I’ve written many stories, so I’ve used a lot of names. My fantasy novels contain dozens of characters and while I try not to use the same name twice, I sometimes do.
While looking for a name for one of the soldiers who served at Casa Royal, Ravencroft, County Regal, in my latest novel, Natural Selection, my youngest son was talking about a few of the stars from old western films he had watched. The name Jack Elam came up and while my son prattled on, I considered the name. Yeah. That sounds good.
While many won’t know who this man is, those familiar with old westerns will recognise it immediately.
William Scott ‘Jack’ Elam was born November 13, 1920 in Miami, Arizona, USA. He’s best known for the villains he played in western films. Later in his career, he turned to comedy.
Some of the dozens of films he appeared in include Rio Lobo (Mr. Phillips, alongside John Wayne), The Battle at Apache Pass (Mescal Jack), Gunfight at the O.K. Corral (Tom McLowery), Once Upon a Time in the West (Snaky), Support Your Local Gunslinger (Jug May, alongside James Garner), Pat Garrett and Billy the Kid (Alamosa Bill), The Cannonball Run (Doctor Nikolas Van Helsing).
He also made several appearances on television shows, including The Rifleman, Rawhide, The Lone Ranger, Have Gun – Will Travel, and Bonanza.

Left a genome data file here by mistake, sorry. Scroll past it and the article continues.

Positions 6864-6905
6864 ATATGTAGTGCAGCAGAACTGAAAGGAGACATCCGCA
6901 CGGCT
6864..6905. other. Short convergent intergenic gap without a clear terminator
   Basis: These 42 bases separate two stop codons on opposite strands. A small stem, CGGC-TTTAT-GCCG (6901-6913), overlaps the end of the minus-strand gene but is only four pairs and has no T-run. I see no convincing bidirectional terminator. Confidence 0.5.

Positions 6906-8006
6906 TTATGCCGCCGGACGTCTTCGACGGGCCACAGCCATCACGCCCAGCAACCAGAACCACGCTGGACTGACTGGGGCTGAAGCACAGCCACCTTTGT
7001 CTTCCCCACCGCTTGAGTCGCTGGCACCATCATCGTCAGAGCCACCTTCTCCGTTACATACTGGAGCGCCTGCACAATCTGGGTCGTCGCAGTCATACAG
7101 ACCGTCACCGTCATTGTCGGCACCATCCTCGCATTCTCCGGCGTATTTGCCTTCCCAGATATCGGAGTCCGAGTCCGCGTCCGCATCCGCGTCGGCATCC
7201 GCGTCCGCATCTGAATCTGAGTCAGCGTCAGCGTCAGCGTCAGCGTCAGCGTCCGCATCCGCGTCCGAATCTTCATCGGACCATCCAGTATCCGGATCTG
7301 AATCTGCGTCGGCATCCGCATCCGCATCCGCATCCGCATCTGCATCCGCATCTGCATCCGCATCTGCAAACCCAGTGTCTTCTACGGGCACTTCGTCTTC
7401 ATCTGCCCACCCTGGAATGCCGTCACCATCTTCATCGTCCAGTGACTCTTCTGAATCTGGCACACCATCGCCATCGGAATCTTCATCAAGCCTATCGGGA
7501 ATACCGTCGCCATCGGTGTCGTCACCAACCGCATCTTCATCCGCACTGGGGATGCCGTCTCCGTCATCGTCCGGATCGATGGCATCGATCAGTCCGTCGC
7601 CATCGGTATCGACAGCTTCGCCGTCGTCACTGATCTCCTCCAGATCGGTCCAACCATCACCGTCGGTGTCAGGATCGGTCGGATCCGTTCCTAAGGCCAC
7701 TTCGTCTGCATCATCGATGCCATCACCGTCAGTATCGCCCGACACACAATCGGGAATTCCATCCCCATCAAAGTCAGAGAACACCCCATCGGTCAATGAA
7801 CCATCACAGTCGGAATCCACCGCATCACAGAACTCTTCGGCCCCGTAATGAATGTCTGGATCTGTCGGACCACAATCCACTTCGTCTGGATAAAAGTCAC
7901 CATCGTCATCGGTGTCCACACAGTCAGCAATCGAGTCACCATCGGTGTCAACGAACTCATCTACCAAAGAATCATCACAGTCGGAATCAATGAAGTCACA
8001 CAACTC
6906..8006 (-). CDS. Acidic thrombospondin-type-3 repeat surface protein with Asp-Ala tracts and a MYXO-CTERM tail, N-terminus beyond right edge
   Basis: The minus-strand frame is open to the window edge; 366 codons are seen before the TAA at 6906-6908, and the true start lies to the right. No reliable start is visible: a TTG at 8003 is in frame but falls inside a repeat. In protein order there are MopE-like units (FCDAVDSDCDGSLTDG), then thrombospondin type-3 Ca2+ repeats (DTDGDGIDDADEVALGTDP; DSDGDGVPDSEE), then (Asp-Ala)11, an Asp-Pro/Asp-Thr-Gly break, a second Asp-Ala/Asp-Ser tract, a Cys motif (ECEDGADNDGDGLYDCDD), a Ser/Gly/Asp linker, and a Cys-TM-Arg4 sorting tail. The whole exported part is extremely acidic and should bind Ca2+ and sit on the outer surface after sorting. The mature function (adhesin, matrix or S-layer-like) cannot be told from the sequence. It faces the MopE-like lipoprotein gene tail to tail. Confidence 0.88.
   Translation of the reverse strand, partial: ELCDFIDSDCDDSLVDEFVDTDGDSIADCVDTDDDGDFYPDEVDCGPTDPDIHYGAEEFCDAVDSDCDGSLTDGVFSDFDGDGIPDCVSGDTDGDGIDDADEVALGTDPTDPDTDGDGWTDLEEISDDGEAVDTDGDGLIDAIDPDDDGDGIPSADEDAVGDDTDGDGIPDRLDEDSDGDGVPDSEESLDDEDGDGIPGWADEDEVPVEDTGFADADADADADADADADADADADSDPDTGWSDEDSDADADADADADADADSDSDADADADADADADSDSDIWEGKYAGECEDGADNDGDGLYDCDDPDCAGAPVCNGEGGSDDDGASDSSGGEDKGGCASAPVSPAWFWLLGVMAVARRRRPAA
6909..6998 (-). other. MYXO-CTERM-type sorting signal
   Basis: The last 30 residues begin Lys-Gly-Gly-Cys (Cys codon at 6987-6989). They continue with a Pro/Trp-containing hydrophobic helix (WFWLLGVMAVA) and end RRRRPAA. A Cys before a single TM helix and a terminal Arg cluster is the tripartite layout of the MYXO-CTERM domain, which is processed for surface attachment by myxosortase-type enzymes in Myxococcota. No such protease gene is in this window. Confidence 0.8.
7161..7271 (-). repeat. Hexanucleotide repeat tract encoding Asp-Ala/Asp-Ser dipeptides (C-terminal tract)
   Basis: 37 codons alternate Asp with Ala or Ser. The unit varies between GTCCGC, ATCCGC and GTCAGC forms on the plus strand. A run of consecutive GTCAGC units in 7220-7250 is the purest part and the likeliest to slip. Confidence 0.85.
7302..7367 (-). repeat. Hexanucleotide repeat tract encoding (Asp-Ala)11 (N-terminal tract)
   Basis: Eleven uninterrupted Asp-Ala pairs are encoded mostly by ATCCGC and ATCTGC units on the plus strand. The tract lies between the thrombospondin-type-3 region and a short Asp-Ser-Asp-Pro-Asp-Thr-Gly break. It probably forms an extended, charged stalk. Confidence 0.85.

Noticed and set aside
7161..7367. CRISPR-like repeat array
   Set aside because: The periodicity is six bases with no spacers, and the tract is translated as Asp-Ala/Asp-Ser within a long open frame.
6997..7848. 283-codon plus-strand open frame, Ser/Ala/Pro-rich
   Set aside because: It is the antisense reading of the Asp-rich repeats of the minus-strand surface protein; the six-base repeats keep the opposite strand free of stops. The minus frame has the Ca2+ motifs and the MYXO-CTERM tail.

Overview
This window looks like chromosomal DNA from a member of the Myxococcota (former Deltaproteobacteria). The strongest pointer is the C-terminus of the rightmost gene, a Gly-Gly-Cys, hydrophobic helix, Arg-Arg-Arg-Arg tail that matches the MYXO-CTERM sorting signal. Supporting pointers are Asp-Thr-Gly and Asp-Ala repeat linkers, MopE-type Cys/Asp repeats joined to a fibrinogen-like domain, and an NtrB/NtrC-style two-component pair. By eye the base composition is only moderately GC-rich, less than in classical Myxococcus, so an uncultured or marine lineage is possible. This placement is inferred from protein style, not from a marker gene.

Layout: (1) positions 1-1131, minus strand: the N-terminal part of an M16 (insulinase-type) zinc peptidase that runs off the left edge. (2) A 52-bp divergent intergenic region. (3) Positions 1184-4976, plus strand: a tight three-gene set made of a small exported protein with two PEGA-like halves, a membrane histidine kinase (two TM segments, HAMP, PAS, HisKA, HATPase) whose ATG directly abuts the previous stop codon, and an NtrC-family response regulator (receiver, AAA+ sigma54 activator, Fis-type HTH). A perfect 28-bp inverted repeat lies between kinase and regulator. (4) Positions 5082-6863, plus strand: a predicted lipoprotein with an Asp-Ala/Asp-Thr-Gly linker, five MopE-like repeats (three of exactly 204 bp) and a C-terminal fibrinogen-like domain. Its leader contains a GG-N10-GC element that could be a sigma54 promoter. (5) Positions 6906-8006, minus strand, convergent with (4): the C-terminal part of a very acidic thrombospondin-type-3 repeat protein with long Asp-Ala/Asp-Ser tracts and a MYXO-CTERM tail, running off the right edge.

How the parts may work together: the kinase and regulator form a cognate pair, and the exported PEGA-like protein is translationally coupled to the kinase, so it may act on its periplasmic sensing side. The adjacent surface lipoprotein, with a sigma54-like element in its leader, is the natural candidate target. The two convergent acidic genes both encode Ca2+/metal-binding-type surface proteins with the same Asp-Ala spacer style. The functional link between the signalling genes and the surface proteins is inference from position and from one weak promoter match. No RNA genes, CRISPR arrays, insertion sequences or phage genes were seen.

Viewers may remember Elam as the man with the odd eye. As a boy, he had lost sight in one eye when he was stabbed in the eye by a fellow Boy Scout during a scuffle. His mother had died when he was three years old, and he lived with his father, step-mother and older sister in Arizona. He grew up picking cotton, then worked as a bookkeeper and an auditor before serving two years in navy during the Second World War. After the war, he returned to his accounting job, then eventually turned to acting in the late 1940s.
Elam died October 20, 2003 in Ashland, Oregon.
The character Jack Elam plays a small part in Natural Selection. He’s not a villain but a loyal man to the leader of Ravencroft. He does, however, ride a horse.